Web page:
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UTHealth seeks community input for abdominal bleeding study

PHOTO OF RESQFOAM
UTHealth surgeons hope to evaluate an experimental treatment to control abdominal bleeding. PHOTO CREDIT, Arsenal Medical

HOUSTON – (April 9, 2018) – Surgeons at The University of Texas Health Science Center at Houston (UTHealth) are seeking community input for a proposed study into the effectiveness of a potential treatment for trauma-related abdominal bleeding.  

John Harvin, M.D., assistant professor of surgery with McGovern Medical School at UTHealth and an attending physician with the Memorial Hermann Red Duke Trauma Institute, is the principal investigator for the proposed two-year study.

Patients with severe internal abdominal bleeding have a high mortality rate. More than 40 percent of patients who lived long enough to receive emergency surgery still died at leading trauma centers, researchers report

“Time-to-bleeding-control matters,” Harvin said. “The sooner we can stop bleeding or slow it, the more likely the patient is to live.”

Developed by Arsenal Medical and called ResQFoam, the experimental treatment works by increasing the pressure in the abdominal cavity using an expandable foam, thus decreasing the amount of blood loss. This product has been tested extensively in animals, but has not yet been tested in humans. ResQFoam has not been be approved by the Food and Drug Administration (FDA), but the clinical trial to assess it has received FDA approval.

The study is called “REVIVE: Reducing Exsanguination Via In-Vivo Expandable Foam” and there are additional testing sites.

Because of the severe nature of these injuries and the time-dependent nature of controlling bleeding, informed consent for participation is usually not feasible. In these instances, physicians may use ResQFoam in patients who qualify for the research study without their consent.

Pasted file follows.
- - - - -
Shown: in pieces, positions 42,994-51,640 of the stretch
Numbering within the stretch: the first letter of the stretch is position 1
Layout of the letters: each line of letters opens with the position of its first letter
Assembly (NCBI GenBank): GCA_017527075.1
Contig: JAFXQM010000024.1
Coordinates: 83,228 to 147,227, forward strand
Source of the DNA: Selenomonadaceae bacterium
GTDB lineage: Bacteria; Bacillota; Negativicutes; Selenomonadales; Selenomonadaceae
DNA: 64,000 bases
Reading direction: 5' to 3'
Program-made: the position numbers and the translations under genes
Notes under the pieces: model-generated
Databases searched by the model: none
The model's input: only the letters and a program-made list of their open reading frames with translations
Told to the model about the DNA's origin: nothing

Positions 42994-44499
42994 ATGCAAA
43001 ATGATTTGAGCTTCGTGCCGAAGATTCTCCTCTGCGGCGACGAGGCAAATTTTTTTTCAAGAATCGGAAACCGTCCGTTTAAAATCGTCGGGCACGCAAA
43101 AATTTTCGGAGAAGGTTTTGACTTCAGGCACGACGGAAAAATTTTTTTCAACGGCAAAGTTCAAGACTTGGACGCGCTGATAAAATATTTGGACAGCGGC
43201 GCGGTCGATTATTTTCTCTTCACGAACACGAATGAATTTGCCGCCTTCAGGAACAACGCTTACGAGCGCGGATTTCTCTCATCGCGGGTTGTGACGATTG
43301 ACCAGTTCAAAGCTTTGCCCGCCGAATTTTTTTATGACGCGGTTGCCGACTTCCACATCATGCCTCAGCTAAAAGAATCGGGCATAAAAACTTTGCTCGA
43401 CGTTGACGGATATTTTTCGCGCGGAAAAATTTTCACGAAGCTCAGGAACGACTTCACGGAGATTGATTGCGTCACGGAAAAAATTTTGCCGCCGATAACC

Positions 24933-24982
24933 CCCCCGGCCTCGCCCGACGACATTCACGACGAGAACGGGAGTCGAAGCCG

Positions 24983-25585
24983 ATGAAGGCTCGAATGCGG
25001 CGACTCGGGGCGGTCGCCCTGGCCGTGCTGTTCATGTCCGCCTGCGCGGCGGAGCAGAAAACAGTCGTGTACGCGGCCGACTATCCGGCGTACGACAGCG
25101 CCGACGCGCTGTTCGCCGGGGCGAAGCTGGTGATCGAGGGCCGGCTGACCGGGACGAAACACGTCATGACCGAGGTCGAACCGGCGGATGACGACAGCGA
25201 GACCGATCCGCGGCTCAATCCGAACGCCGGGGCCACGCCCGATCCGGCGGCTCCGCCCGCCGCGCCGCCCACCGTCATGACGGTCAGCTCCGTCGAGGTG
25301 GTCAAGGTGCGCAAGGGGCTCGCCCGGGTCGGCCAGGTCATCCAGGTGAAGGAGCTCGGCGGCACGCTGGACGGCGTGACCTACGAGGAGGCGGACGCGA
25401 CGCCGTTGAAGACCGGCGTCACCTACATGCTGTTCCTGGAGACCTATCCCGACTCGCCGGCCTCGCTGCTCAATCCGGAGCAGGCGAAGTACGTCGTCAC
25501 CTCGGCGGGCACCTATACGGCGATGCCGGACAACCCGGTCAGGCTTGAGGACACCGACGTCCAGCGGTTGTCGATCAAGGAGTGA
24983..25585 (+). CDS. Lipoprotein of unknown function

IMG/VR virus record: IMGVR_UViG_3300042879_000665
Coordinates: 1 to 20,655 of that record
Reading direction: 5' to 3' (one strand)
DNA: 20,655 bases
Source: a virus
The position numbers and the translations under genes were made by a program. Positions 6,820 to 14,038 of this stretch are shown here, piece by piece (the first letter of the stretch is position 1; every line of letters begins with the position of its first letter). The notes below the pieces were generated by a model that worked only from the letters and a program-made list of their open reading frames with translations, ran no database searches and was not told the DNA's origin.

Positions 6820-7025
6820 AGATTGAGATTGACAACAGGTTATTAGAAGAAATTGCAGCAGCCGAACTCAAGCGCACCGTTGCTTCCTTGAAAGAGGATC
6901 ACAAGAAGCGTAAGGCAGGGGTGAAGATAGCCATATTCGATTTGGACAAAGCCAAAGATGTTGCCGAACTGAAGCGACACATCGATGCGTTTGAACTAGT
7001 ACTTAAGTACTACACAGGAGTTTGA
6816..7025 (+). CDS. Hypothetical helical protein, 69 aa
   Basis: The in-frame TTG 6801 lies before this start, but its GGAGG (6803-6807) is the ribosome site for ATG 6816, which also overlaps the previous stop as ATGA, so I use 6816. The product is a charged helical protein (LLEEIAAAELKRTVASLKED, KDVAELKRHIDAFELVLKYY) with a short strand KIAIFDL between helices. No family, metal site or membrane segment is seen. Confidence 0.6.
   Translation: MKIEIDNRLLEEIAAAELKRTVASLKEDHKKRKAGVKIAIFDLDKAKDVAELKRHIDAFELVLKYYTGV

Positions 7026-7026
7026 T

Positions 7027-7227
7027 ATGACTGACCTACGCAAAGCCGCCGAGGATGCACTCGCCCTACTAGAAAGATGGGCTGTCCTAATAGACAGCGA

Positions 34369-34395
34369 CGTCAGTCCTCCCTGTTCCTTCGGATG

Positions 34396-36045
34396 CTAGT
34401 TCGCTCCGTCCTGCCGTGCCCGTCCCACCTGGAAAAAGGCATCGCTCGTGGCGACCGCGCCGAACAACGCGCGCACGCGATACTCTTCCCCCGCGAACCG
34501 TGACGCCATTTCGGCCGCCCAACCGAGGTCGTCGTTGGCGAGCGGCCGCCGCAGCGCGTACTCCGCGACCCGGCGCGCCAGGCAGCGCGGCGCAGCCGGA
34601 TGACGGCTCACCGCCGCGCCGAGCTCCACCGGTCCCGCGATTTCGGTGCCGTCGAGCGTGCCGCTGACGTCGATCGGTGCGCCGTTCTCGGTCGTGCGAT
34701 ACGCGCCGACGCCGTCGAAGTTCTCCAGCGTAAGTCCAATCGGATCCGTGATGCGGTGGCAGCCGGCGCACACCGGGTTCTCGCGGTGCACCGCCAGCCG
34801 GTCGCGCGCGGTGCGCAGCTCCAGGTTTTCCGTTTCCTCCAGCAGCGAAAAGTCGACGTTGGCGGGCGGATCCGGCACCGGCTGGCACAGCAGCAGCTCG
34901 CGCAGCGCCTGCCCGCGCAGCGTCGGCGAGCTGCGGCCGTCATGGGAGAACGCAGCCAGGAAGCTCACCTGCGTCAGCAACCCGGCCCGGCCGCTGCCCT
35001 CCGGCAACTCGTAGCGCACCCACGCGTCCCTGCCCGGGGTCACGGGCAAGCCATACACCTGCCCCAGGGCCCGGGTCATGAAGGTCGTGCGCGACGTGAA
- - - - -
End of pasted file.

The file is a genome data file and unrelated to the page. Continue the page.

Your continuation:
Informed consent would be obtained from patients or their next of kin as soon as possible. The research study would involve the collection of information regarding the types of injuries, the surgeries to stop bleeding and the post-operative outcomes until patient discharge.

“When patients arrive to our trauma center bleeding to death, they are usually unable to communicate with us or are in such pain or shock of what is going on that they are unable to provide truly informed consent,” he said.

“Additionally, some arrive without us knowing who they are and we don’t talk with them or their loved ones for many hours after injury,” he added.

In order to inform the community of the proposed study, Harvin and members of the research team are presenting the research study and answering questions at a series of meetings with groups in and around Houston.

A member of the Committee for the Protection of Human Subjects at UTHealth will also attend these meetings to assist in answering any questions related to informed consent issues in planned emergency research.

This research study is funded by Arsenal Medical and U.S. Department of Defense. Tentatively scheduled to begin later in 2018, researchers hope to enroll a total of 40 trauma patients from among the participating centers around the country. Approximately 10 to 15 patients are expected to be enrolled at UTHealth.

Individuals who do not wish to participate in this research study can email clinicaltrials@uth.tmc.edu to request for an “opt-out” bracelet that should be worn for the duration of the two-year study.

To schedule a community consultation meeting or for more information about this research study, visit the study webpage: https://www.uth.edu/ctrc/participants/efic/revive

 

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